Let's have a look at the PER MEGAWATT footprint of "next generation" wind turbines.
- Steel : 103.000 KG/MW
- Concrete : 402.000 KG/MW
- Fibreglass : 6.800 KG/MW
- Miscellaneous : 9.300 KG/MW
- Copper : 3.000 KG/MW
- Cast Iron : 20.000 KG/MW
- Total : 540.000 KG/MW
Let's make a nice total tally, shall we?
- Steel : 41.7 million metric tons
- Concrete : 162.8 million metric tons
- Fibreglass : 2.8 million metric tons
- Miscellaneous : 3.8 million metric tons
- Copper : 1.2 million metric tons
- Cast Iron : 8.1 million metric tons
- Total : 218.7 million metric tons
Once installed, the energy is free! Really??? So much for free energy...
The concrete alone accounts for 146.5 million tons of Carbon Dioxide... The steel for roughly 124 million tons of Carbon Dioxide, the Cast Iron for 16 million tons. So all in all the carbon footprint in construction of these winged terrors amounts to roughly 280 million tons of carbon dioxide.
Source : Concrete production carbon emissions
Now it is true that nuclear power plants for instance use a lot of concrete as well, but it is dwarfed by the sheer magnitude of concrete used to create 81.000 ~162.000 wind turbines at a capacity of 405 GW, 2.3% of the capacity required today.
Building 400 GW worth of heavy steeled and overly concreted contemporary nuclear power plants will account for 120 million tons worth of carbon dioxide emissions, they have double the lifespan and newer generations have a smaller materials footprint than contemporary reactors. Basically this means that equivalent windmill production will be three, almost four times as carbon intensive than nuclear energy...
Source : Carbon Footprint from Nuclear Reactor construction by Tim Jervis
Lets be honest, we are living on a planet with 7 billion individuals. Energy is necessary for clean water, agriculture, manufacturing, transportation and domestic use. We CAN'T run the world on renewable energy, it is a dream that simply isn't going to happen, and this "grist.com" article proves that it simply isn't feasible. Once more an article that was supposed to raise a sense of optimism in the environmentalist/renewable camp, it's really a rather self defeating argument.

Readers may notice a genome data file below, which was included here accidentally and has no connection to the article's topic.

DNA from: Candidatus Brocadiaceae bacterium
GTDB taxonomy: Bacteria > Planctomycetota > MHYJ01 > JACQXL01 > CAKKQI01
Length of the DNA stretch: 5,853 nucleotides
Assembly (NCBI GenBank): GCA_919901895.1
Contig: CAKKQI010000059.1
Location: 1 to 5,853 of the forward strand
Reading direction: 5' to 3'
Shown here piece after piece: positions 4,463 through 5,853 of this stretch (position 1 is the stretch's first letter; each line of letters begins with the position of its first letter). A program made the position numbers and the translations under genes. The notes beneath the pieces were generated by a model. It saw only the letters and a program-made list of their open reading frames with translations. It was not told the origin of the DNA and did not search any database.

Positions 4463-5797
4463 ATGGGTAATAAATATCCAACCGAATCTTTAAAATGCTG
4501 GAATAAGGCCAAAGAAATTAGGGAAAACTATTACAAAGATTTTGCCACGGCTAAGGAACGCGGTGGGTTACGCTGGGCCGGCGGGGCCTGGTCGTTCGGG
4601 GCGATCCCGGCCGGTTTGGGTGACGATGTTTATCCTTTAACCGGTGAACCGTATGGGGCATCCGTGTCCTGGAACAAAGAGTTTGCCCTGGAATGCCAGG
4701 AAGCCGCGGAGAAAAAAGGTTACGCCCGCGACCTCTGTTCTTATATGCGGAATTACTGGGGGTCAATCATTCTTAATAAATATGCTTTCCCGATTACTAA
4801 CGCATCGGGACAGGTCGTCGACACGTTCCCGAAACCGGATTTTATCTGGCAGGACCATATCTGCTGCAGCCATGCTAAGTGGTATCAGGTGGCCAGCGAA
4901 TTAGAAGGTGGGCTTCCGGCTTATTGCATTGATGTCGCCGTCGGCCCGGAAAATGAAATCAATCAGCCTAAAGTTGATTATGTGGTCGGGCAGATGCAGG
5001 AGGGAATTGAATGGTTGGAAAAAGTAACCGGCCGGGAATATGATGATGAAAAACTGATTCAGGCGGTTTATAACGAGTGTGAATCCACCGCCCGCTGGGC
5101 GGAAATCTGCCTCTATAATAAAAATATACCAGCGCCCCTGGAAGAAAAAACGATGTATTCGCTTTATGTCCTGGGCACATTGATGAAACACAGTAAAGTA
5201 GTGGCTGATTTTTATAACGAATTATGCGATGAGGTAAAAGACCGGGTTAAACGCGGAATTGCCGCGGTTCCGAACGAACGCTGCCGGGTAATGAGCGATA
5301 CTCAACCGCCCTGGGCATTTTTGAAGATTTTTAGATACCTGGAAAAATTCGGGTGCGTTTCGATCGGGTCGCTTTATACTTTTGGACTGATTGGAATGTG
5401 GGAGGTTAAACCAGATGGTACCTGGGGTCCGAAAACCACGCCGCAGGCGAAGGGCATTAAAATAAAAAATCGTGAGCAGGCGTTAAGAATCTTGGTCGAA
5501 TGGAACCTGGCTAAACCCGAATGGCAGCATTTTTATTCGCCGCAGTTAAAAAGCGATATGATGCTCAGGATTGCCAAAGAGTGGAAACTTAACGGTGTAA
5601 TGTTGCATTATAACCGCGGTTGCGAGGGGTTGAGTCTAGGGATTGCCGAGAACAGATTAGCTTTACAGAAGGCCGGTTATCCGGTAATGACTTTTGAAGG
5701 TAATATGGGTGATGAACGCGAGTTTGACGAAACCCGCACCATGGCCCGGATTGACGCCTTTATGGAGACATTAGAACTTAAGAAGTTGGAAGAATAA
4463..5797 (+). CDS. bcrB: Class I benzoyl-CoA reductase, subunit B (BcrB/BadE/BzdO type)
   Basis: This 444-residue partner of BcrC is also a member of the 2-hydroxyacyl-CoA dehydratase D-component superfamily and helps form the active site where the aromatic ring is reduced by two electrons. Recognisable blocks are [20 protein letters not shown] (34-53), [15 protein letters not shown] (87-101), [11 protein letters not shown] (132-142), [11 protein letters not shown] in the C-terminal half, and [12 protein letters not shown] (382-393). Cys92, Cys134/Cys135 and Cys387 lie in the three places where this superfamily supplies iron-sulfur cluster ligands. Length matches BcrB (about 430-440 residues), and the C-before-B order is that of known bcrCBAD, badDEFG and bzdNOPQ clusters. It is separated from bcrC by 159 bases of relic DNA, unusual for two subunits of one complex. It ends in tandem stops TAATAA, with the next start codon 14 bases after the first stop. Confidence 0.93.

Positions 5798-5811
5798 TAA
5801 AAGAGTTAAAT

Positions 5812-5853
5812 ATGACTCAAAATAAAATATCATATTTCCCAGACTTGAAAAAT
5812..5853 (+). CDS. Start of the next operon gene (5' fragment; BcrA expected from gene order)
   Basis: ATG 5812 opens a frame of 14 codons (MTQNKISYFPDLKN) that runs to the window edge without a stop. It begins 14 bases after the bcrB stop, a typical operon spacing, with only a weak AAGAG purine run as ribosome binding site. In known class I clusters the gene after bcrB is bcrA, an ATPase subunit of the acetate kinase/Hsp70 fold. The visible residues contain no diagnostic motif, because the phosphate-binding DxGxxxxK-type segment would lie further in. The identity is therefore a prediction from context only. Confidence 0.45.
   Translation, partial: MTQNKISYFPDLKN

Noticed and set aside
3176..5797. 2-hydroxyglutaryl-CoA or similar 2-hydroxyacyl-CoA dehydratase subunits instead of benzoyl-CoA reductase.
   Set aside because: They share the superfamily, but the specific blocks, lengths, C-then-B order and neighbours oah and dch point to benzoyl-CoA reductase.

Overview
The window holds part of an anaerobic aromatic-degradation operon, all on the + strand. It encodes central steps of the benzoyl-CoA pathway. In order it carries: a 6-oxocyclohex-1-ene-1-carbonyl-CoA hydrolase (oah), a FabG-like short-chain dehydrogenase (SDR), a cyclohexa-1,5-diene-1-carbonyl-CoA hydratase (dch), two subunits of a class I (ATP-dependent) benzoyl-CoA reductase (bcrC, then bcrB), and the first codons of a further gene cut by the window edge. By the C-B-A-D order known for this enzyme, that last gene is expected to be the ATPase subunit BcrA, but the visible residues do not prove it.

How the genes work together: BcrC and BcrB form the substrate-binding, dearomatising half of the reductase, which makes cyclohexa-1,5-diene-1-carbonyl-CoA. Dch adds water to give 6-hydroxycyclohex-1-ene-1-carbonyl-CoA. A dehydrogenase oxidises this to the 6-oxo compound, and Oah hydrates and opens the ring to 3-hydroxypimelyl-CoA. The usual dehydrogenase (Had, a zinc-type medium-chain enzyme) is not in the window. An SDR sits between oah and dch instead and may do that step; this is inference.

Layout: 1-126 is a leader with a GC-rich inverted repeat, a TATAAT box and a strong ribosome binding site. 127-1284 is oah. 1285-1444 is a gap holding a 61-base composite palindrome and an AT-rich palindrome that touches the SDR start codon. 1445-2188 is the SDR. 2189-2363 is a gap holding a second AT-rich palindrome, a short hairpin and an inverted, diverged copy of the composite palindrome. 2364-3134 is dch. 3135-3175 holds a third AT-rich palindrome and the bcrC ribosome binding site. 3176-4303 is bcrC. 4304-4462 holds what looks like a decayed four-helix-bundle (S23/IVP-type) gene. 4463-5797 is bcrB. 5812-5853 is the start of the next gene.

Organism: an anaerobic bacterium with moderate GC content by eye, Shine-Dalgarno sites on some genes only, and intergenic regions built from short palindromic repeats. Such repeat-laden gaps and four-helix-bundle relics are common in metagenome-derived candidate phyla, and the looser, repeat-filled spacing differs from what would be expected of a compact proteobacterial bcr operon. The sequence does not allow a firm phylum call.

I am someone who accepts the science behind anthropogenic climate change, I don't see carbon dioxide as pollution, but I do accept that we need to mitigate our emissions, because we're precipitating runaway behaviour in the Arctic, Antarctic and other parts of the world.
The burning of fossil fuels also has other hazardous by products like NOx, SOx and carcinogenic emissions. Mitigating these emissions will only be possible if we become smarter about energy technologies. Weed out the stuff that isn't going to help and invest in the means of power production that pack a decent punch and have the propensity to kick fossil fuels out of the picture.
Wind Turbines are arguably the worst form of energy production, their "non conventional waste streams" consist of sleepless nights and dead birds. If some island nation wants to go all renewable, that's fine but stick to solar panels for the time being, while we, the nukes..., will find solutions in nuclear scalability...
We only have two or three decades to reverse the problematic worldly issues we've catalysed.
If there is a field in which technological answers to our problems can be given, it is in the world of nuclear energy. If you would ask me what needs to be done? It's quite simple!!! Ramp up the nuclear innovation industry, give nuclear physicists and engineers the means to complete the push for fusion and generation IV fission. These are the technologies that pack the required punch and will help us propel humanity into a plentiful future, full of wonder.
To cap it off grist.org ends the article with this :
"In other words, come 2050, wind turbines could be almost as much a part of the view above Mississippi’s Natchez Trace Parkway as they are today all across West Texas."
Is that really what we want???
(source : NASA)